Series convergence properties of sequences whose ratio converges

Suppose $$(a_n)$$ and $$(b_n)$$ are strictly positive real-valued sequences and the ratio of these sequences converges, i.e.,

$$0 < \lim \frac{a_n}{b_n} < \infty$$

I'm trying to prove that therefore the series $$\Sigma\,a_n$$ and $$\Sigma\,b_n$$ either both converge or both diverge.

So far, I'm hitting a wall when trying to deduce anything about the sequences by assuming things about the series.

For instance, if I assume $$\Sigma\,a_n$$ converges but $$\Sigma\,b_n$$ diverges, I deduce only that $$lim\,a_n = 0$$ and $$b_n > a_n$$ by the contrapositive of the comparison test (and vice-versa if I assume the opposite).

The other approach I'm considering is to start with $$\frac{a_n}{b_n}$$ being Cauchy, but I don't know how to say anything about the individual series from there, either.

Any hints or recommendations as to what I'm missing would be greatly appreciated!

• How are you using that the limit of the ratio is finite in your thoughts so far? How can you express the fact that the ratio is finite in a may which will be useful to you? – Mark Bennet Nov 6 '18 at 7:30
• Yes, I see now that this is just a restatement of the limit comparison test. I knew of the direct comparison test, but hadn't seen an exact formulation of the limit one before. Thank you! – notadoctor Nov 6 '18 at 7:47

Assume that $$\lim_{n\to\infty}\frac{a_n}{b_n}=L>0$$. There exist some $$n_0\in\Bbb N$$ such that $$\frac L2<\frac{a_n}{b_n}<2L$$ for $$n\ge n_0$$.

Then, if $$\sum a_n$$ converges, $$\sum_{n=n_0}^\infty b_n<\frac2L\sum_{n=n_0}^\infty a_n$$ so $$\sum b_n$$ also converges.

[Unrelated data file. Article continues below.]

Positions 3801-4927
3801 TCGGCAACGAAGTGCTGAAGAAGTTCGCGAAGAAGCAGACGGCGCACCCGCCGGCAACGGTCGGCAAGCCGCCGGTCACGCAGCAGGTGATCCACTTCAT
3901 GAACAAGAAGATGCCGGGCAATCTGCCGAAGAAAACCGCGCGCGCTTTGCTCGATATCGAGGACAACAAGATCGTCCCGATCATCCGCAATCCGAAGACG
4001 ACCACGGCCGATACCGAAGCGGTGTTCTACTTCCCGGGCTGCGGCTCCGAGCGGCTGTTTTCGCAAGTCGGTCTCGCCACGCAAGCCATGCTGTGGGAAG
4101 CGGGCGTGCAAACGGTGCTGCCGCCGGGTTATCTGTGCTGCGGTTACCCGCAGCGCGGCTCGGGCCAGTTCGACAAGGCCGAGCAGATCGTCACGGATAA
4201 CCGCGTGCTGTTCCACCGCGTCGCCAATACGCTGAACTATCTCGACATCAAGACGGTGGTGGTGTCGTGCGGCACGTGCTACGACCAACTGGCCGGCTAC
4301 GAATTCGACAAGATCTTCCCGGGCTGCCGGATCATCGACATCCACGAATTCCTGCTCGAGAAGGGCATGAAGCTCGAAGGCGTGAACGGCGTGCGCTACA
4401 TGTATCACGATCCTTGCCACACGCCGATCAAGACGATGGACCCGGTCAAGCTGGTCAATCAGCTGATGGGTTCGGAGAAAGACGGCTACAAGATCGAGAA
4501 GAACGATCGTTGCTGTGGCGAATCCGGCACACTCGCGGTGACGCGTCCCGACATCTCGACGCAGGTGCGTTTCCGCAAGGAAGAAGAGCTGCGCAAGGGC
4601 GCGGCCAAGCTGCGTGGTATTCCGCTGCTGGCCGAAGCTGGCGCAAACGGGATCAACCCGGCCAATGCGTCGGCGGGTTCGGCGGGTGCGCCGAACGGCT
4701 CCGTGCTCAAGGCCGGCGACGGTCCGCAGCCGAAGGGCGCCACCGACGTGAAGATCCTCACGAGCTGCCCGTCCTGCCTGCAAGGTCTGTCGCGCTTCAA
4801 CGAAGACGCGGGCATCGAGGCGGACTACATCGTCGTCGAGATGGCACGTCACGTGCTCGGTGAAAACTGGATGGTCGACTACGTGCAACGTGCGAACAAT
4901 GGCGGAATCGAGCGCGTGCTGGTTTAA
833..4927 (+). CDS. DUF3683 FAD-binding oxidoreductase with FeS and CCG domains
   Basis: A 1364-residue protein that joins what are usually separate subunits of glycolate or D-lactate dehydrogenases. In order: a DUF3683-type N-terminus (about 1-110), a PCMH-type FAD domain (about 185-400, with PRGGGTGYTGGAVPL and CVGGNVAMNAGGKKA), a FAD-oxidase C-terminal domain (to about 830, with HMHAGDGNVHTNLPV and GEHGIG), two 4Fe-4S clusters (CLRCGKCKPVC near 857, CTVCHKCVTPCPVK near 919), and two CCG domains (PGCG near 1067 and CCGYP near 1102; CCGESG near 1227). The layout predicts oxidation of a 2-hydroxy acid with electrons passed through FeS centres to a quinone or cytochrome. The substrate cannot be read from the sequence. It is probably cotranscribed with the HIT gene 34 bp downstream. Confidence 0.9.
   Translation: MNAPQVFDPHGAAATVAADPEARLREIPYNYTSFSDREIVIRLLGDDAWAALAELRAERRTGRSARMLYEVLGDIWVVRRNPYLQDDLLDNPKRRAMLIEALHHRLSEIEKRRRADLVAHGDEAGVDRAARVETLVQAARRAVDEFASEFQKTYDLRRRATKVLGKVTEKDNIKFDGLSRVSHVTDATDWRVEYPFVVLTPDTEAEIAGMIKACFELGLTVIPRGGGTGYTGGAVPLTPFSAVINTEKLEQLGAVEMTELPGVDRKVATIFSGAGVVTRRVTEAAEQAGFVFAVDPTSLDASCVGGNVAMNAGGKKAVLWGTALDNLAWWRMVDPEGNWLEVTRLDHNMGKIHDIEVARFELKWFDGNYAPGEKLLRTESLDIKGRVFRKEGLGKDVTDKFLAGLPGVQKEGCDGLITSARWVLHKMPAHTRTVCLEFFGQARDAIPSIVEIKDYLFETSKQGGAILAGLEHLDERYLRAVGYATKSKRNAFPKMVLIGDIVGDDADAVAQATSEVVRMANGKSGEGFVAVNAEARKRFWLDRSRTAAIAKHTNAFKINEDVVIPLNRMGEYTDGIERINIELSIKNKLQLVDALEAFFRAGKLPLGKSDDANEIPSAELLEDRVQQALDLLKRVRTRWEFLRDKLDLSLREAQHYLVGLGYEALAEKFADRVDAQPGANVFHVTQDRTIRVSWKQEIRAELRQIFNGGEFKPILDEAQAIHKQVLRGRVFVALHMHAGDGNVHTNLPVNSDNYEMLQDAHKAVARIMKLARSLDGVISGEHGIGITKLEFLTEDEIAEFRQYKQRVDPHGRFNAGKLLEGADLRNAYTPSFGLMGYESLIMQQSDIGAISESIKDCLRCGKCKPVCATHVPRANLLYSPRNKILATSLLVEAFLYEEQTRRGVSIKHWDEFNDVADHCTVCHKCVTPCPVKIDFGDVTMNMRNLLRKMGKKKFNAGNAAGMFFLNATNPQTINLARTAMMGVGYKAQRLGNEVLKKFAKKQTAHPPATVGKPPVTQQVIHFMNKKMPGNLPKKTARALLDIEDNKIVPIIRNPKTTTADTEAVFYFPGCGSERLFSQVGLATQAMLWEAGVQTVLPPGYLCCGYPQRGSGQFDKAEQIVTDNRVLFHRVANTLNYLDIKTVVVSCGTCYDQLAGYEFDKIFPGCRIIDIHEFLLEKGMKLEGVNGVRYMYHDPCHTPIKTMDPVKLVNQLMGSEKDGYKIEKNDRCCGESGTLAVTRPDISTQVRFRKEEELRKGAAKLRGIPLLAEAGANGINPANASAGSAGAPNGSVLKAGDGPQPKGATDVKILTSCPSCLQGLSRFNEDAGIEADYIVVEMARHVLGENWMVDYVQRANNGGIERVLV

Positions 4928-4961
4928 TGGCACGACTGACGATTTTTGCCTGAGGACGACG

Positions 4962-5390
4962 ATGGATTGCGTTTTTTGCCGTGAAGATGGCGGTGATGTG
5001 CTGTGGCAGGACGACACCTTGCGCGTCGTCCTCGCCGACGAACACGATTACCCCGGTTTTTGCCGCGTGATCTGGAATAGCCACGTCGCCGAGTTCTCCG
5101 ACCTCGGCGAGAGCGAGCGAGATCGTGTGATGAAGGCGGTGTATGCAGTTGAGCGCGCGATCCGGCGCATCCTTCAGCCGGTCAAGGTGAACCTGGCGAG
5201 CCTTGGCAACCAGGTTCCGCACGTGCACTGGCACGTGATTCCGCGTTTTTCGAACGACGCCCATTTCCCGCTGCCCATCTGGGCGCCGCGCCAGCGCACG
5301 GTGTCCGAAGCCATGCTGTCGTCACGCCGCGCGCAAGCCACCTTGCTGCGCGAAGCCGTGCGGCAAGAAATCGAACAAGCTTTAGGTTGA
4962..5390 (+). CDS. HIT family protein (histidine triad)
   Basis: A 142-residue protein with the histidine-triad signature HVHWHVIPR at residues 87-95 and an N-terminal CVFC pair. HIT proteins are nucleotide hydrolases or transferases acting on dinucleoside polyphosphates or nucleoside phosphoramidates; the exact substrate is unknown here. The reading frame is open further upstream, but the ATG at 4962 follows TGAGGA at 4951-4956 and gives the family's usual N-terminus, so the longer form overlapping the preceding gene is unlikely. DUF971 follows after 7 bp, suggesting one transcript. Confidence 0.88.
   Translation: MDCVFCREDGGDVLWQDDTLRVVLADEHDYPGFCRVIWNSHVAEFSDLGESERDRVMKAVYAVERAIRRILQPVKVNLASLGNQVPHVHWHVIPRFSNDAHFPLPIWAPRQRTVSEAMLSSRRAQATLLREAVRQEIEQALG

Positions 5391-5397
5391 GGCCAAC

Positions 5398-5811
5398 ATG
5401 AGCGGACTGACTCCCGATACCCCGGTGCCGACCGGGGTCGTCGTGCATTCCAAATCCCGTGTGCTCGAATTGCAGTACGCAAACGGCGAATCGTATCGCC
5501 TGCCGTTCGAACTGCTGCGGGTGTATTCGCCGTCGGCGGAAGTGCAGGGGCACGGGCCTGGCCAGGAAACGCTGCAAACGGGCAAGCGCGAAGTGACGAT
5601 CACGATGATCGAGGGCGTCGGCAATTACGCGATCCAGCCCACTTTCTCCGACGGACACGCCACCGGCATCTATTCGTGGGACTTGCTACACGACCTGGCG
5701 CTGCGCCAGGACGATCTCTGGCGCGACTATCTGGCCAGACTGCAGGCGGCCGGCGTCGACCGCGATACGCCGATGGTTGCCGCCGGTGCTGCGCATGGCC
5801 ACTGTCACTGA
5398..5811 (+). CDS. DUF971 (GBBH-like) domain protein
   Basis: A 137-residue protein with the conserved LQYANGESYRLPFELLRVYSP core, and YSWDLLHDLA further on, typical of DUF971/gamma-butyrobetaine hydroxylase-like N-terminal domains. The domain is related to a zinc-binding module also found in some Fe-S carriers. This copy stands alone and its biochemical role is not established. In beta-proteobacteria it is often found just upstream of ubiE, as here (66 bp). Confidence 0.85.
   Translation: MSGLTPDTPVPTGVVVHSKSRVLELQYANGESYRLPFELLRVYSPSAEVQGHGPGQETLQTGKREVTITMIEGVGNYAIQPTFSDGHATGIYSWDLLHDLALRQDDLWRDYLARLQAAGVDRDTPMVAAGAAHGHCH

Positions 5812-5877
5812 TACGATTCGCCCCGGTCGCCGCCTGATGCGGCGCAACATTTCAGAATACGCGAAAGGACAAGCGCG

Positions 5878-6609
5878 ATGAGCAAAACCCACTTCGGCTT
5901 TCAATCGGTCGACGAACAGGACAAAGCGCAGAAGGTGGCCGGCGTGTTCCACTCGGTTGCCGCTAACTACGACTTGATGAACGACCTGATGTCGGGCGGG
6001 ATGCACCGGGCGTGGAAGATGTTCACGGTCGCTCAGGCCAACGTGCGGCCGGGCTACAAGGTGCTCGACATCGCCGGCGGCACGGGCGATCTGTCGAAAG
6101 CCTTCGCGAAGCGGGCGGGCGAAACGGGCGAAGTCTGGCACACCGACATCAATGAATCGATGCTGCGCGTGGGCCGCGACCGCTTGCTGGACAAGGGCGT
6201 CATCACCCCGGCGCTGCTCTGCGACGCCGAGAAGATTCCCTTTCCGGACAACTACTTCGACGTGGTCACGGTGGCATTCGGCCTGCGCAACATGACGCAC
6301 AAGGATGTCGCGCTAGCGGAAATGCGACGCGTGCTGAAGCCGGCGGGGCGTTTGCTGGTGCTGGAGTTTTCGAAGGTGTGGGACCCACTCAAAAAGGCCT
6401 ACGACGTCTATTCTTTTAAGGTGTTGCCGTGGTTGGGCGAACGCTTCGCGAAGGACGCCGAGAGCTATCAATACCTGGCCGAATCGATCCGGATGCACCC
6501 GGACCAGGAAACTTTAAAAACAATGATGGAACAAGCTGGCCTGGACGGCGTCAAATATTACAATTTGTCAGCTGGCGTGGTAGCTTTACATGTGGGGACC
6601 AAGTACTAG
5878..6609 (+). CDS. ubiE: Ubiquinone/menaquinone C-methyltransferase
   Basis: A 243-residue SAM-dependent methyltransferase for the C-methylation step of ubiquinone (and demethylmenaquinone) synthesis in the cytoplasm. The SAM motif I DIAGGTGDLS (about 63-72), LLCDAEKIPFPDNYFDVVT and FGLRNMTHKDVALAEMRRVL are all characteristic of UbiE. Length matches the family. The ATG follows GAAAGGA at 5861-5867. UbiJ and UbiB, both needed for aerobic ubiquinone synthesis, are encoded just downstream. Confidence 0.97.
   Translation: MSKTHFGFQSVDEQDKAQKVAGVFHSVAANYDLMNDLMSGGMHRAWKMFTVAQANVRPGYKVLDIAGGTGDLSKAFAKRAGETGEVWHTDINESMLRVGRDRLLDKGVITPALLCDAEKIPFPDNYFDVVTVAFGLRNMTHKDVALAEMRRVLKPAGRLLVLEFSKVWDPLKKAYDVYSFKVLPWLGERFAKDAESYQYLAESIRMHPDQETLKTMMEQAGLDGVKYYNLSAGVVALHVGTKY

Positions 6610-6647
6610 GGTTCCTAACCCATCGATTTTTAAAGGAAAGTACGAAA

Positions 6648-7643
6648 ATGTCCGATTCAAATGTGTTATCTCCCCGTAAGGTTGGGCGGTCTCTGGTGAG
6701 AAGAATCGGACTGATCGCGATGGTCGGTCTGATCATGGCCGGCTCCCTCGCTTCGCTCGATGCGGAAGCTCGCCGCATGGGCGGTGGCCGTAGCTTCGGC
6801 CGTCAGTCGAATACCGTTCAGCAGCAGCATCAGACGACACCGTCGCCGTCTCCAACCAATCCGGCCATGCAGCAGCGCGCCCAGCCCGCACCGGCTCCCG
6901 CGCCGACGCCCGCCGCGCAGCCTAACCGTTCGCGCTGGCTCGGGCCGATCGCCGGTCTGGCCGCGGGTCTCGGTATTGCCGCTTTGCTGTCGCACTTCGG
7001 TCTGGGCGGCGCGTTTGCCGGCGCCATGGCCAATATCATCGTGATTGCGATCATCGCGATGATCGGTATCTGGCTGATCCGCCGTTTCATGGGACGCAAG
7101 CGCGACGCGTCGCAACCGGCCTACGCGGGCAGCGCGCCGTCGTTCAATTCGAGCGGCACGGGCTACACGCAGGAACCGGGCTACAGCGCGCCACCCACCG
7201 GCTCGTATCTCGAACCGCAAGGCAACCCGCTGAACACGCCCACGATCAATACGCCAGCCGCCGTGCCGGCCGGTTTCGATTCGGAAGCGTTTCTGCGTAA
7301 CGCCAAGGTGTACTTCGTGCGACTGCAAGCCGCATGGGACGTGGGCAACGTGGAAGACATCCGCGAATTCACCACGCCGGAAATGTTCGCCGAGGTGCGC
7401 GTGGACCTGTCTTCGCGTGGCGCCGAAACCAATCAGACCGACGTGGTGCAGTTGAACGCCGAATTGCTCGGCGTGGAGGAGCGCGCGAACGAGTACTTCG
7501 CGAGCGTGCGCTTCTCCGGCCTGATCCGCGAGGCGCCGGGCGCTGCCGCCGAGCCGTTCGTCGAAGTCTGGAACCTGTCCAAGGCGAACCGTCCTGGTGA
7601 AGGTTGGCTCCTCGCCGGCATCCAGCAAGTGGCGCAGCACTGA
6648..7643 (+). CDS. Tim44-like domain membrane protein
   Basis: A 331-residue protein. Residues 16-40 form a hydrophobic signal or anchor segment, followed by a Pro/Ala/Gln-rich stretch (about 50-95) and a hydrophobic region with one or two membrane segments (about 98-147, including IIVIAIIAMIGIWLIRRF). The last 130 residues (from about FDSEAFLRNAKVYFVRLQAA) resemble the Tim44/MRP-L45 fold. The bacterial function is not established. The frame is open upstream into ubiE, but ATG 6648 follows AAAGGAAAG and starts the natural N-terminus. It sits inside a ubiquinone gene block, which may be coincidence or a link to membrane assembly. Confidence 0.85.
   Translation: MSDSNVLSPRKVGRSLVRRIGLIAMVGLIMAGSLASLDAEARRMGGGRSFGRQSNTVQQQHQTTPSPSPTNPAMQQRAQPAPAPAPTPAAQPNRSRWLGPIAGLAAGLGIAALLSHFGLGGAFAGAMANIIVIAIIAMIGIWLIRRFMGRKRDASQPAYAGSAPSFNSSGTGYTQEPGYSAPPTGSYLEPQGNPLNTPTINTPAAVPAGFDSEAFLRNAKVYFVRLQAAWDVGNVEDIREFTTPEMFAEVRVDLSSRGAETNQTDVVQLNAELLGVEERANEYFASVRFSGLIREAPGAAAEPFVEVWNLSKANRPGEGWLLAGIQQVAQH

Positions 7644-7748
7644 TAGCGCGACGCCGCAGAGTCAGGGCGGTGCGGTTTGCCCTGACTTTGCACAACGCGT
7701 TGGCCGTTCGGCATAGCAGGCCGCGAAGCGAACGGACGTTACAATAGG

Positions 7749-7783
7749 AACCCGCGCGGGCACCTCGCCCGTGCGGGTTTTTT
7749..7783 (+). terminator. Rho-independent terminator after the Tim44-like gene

Can you finish?

• there is a small typo for $n\ge n_0$ – user Nov 6 '18 at 7:46
• Yes, thank you! I somehow overlooked that this is just a restatement of the limit comparison test. I can finish the proof from here. – notadoctor Nov 6 '18 at 7:47

The hypothesis implies that there are positive constants $$c_1$$ and $$c_2$$ and an integer $$m$$ such that $$c_n \leq \frac {a_n} {b_n} \leq c_2$$ for $$n \geq m$$. For convergence of a series you can always omit the first few terms. So use comparison test by ignoring first $$m-1$$ terms. Hint for proving that $$c_1$$ and $$c_2$$ exist: let $$L=\lim \frac {a_n} {b_n}$$ and take $$c_1=L-\epsilon, c_2=L+\epsilon$$ where $$0<\epsilon . Show existence of $$m$$ using definition of limit.

As already shown we can prove easily the statement by the definition of limit (note that only $$b_n$$ is required to be strictly positive).

Note that as an extension also the following hold

1. $$\lim \frac{a_n}{b_n} =0$$ and $$b_n$$ converges then $$a_n$$ converges

indeed

$$\frac{a_n}{b_n}\le \epsilon \implies \sum a_n\le\epsilon \sum b_n$$

1. $$\lim \frac{a_n}{b_n} =\infty$$ and $$b_n$$ diverges then $$a_n$$ diverges

indeed

$$\frac{a_n}{b_n}\ge M \implies \sum a_n\ge M \sum b_n$$